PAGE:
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The 2010 Census: We Can’t Move Forward Until You Mail it Back

By taking just 10 minutes to answer just 10 questions, farmers and rural residents can help ensure a bright future for their local communities. The 2010 Census is now on its way to every household in the United States – and the results will have a major impact on rural America.

The U.S. Constitution requires a national census once every 10 years to count the population and determine the number of seats each state will have in the U.S. House of Representatives. In addition, the federal government uses census data to allocate more than $400 billion each year to state, local and tribal governments.

These funds support many of structures and services critical to the health and sustainability of rural areas, including hospitals, schools, senior centers, job training facilities, roads, bridges and telecommunications infrastructure.

I can think of few segments of the population that have more at stake in this census than rural America. In this economic climate, many rural communities are already struggling. And in recent years, many of them have suffered significant population losses. This makes it especially important that each and every rural resident be counted so their communities receive a fair share of representation and funding from the federal government.

Unlike the Census of Agriculture, which USDA conducts every five years to obtain in-depth information about the nation’s farms and ranches, the population census provides a quick snapshot of the entire nation. Both censuses are vital tools in ensuring the sustainability and prosperity of our rural communities.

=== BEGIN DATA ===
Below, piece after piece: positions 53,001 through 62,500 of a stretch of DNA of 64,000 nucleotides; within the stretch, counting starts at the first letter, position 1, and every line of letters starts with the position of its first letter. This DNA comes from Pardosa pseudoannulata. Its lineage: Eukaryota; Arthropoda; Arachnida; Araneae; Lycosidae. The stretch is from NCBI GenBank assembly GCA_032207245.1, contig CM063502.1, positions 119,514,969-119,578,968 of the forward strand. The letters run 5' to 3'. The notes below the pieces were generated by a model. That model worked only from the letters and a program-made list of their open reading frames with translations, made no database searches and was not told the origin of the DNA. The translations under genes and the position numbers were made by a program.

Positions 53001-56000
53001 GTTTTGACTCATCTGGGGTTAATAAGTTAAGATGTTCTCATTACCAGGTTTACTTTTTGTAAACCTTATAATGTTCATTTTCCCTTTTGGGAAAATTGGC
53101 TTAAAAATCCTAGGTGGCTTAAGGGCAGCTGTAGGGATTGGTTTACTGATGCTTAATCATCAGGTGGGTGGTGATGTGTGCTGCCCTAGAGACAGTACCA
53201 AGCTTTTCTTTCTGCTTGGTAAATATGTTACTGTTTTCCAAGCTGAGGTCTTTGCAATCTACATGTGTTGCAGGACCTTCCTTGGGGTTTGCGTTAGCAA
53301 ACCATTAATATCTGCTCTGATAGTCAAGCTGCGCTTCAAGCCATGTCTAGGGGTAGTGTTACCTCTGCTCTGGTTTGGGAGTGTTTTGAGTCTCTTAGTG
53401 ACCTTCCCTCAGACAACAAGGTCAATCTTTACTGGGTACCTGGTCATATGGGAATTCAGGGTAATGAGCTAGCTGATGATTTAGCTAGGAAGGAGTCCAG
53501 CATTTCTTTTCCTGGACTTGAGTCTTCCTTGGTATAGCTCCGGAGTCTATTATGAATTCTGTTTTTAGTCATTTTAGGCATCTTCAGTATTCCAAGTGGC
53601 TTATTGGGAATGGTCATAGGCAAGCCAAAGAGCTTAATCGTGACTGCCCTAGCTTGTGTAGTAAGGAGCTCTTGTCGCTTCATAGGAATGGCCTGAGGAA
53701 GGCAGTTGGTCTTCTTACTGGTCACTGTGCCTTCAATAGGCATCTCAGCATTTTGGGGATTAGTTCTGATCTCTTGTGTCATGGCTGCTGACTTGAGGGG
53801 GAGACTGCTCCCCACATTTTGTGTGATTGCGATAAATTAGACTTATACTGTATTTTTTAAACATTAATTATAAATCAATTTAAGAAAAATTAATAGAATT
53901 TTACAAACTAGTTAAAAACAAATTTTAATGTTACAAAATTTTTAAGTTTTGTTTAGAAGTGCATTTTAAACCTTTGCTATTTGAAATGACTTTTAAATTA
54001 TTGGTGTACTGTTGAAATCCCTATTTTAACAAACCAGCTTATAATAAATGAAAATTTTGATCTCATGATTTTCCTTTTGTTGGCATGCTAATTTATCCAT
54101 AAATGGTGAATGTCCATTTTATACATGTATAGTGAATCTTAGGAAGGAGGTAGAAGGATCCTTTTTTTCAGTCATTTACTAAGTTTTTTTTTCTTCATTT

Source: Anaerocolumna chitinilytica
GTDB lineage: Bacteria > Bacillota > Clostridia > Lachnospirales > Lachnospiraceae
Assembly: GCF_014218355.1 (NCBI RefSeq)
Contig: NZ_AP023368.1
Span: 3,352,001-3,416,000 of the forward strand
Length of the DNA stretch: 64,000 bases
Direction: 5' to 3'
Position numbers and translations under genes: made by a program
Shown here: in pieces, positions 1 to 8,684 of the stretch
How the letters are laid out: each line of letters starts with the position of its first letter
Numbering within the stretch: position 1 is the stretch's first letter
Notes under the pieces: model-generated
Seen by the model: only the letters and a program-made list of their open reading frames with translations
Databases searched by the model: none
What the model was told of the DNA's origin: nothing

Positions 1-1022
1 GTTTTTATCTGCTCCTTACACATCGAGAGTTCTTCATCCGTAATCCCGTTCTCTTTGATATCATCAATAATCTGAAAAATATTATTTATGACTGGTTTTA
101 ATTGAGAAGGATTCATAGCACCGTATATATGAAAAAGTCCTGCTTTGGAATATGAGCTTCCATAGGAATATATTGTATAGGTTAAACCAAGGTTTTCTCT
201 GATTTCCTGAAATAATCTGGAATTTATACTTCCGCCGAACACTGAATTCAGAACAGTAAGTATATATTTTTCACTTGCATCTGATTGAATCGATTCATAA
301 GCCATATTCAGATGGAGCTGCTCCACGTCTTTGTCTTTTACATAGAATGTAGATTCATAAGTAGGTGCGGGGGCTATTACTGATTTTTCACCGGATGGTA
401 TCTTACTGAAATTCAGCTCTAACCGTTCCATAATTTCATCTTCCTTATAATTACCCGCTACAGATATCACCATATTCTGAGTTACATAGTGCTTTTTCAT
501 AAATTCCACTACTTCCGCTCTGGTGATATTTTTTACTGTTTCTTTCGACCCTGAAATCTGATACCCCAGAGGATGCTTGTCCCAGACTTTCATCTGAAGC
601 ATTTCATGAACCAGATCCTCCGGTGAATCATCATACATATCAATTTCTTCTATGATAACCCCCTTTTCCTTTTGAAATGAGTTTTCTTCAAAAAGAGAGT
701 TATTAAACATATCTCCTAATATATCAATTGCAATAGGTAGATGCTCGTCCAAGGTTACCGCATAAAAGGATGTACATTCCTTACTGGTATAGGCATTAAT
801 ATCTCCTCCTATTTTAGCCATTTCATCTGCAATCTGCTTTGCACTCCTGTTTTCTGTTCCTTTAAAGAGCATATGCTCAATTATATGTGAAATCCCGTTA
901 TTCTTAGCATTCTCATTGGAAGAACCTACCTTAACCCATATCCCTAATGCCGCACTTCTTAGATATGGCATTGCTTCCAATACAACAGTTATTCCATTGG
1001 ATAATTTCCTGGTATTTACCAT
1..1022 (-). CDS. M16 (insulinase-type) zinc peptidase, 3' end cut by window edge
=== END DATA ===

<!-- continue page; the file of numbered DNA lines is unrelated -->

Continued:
So I urge you to please invest in your community’s future by taking 10 minutes to complete your 2010 Census form.

Cynthia Clark, Administrator, USDA National Agricultural Statistics Service

NASS is an agency of USDA’s Research, Education, and Extension Mission Area

Census workers have been busy visiting residents to increase awareness about the 2010 Census, verify addresses and answer questions. Credit: U.S. Census Bureau, Public Information Office
Census workers have been busy visiting residents to increase awareness about the 2010 Census, verify addresses and answer questions. Credit: U.S. Census Bureau, Public Information Office

Homes across the United States will receive a census packet this month. The package will include a census form and a privacy letter describing the confidentiality of the census data and how your privacy is protected. Credit: U.S. Census Bureau, Public Information Office
Homes across the United States will receive a census packet this month. The package will include a census form and a privacy letter describing the confidentiality of the census data and how your privacy is protected. Credit: U.S. Census Bureau, Public Information Office

An enumerator visits a farmer for the 1940 Census. One of the fifty questions Americans were asked in 1940 was, “Does the person’s household live on a farm?” Credit: Library of Congress, LC-USZ62-91199
An enumerator visits a farmer for the 1940 Census. One of the fifty questions Americans were asked in 1940 was, “Does the person’s household live on a farm?” Credit: Library of Congress, LC-USZ62-91199

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